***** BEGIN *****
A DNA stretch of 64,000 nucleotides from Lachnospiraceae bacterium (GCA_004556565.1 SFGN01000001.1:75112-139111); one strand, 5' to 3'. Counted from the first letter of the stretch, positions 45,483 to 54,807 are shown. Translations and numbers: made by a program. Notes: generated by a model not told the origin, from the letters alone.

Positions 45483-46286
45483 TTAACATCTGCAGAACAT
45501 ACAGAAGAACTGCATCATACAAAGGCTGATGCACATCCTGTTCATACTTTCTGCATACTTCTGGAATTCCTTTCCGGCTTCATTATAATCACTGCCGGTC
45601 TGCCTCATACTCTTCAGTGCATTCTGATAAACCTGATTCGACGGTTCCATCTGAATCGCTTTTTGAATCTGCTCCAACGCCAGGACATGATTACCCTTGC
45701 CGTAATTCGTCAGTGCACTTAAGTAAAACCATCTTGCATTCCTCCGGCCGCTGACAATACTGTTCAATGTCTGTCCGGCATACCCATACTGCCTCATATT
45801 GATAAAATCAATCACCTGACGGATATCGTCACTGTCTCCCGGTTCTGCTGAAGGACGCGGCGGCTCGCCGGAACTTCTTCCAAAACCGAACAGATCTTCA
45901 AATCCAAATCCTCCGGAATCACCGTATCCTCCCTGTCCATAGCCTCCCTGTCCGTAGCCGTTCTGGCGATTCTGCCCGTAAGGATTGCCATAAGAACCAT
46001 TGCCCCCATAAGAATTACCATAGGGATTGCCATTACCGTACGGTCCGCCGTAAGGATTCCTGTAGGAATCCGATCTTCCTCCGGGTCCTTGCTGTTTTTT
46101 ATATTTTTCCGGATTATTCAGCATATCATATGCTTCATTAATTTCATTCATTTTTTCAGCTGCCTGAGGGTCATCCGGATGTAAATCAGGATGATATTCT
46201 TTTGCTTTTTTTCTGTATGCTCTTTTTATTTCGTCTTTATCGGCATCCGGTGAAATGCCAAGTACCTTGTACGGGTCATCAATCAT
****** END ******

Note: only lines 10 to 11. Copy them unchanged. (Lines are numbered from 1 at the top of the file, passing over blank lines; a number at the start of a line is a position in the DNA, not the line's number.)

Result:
46101 ATATTTTTCCGGATTATTCAGCATATCATATGCTTCATTAATTTCATTCATTTTTTCAGCTGCCTGAGGGTCATCCGGATGTAAATCAGGATGATATTCT
46201 TTTGCTTTTTTTCTGTATGCTCTTTTTATTTCGTCTTTATCGGCATCCGGTGAAATGCCAAGTACCTTGTACGGGTCATCAATCAT